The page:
NOTE - For US & Canadian visitors, "Drawbar" refers to the trailer "Tongue" - apologies for any confusion.
Lay the two drawbar sections down the centre of the trailer parallel with the chassis rails with the long edge vertical. Take one section and slide the inside end around till the inside edge is resting against the inside upright of the spring hanger and tack weld in position.
Repeat with the second section and then take the protruding sections and work them gently until the inside edges are together, Where the two drawbar sections meet, edge butt them together, level the tops and tack weld.
At this point it is a good idea to double check that the drawbar is central and to do this take a couple of measurements from the same point on the drawbar diagonally back to a point on the chassis in a couple of positions and check that both measurements from each side match.
If not you will need to recheck the position of the spring hangers and the lengths of the drawbar sections.
If needed reposition the hangers or grind the drawbar to suit.
At this point you can weld up the drawbar in all the downhand and vertical positions. Do not under any circumstances weld across the horizontal faces on the drawbar where it intersects the front cross member as shown below.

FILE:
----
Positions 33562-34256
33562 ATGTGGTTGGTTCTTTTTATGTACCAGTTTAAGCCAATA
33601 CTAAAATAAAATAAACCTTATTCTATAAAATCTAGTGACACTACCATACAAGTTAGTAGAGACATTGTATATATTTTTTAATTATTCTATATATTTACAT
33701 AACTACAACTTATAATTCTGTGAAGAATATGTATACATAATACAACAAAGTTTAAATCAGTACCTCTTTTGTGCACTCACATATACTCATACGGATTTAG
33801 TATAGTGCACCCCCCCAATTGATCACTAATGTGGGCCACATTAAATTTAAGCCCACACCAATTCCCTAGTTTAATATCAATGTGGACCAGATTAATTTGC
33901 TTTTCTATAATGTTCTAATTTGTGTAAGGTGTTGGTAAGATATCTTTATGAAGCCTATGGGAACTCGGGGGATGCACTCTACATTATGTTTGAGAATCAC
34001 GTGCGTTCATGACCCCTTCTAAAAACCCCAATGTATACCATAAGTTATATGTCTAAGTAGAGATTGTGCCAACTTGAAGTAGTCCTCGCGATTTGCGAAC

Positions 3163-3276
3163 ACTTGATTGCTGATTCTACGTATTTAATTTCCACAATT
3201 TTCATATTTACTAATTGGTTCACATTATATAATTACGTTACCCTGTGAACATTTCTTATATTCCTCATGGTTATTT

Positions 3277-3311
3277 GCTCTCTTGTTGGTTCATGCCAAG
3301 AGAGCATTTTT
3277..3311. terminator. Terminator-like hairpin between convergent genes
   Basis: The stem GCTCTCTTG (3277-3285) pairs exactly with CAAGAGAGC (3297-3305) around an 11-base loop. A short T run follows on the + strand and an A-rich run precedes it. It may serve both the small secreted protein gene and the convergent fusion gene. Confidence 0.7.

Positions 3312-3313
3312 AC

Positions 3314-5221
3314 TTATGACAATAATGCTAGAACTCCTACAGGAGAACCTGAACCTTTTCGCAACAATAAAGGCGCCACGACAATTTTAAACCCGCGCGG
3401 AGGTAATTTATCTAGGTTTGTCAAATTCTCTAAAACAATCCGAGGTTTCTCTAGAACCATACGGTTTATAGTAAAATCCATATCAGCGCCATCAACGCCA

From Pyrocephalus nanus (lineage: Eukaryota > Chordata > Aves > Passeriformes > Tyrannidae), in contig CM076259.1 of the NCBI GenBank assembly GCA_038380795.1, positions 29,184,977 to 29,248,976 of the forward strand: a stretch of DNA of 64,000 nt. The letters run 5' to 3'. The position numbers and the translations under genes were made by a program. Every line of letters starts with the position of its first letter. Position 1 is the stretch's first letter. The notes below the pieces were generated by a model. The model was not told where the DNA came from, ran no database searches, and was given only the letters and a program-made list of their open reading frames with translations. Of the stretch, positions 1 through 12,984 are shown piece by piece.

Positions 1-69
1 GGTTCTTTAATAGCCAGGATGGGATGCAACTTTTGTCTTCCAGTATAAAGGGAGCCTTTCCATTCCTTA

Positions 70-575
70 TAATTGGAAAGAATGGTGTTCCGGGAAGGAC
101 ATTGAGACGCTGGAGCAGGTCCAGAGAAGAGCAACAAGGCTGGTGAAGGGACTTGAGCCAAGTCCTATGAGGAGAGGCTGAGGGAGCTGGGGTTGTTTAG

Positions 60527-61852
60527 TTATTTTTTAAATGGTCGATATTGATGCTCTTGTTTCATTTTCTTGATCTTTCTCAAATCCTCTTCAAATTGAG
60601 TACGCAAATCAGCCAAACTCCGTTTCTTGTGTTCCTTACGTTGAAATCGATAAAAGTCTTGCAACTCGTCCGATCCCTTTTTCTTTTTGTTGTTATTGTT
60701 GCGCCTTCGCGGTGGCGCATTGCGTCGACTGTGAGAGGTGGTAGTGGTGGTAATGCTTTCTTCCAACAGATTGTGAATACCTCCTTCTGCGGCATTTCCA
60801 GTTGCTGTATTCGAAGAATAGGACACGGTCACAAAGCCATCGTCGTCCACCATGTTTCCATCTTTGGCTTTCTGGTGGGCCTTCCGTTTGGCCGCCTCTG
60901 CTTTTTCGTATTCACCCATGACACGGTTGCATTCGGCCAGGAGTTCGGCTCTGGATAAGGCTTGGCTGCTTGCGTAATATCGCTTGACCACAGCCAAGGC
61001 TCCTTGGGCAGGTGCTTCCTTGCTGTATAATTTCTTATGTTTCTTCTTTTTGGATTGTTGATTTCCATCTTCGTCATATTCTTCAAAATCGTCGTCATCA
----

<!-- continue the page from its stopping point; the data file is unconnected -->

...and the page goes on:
NOTE - Correct welding of the tongue to the chassis is important to prevent tongue failure during normal use.
The trailer plans on the website have specific requirements for NOT welding the tongue across the top face of the tongue section where it intersects with the front chassis rail.
The reason for not welding the top face of the tongue and most importantly across the front of the angle gusset is that when steel is welded, the heat from welding process alters the crystalline structure of the steel and creates a "heat affected zone" or HAZ. This HAZ is generally weaker and prone to cracking depending on the circumstances the welded section is placed under.
The tongue does a lot of work while towing. Every little bump in the road and every turn you make transfers stress through the tongue and compresses, twists and stretches the tongue material constantly. The majority of this flexing occurs where the chassis and tongue are connected and is enhanced when the trailer is constantly overloaded or unbalanced. This repeated loading and unloading (cycling) of stresses on the tongue can create microscopic cracks within the grain structure of the tongue material especially around the HAZ.
Over time a microscopic crack can grow, and potentially reach a critical size, to a point where the tongue may suddenly fracture and ultimately fail.
Fitting an angle gusset over the tongue top face gives addition area for supporting the load placed on the tongue and reduces the potential for tongue failure.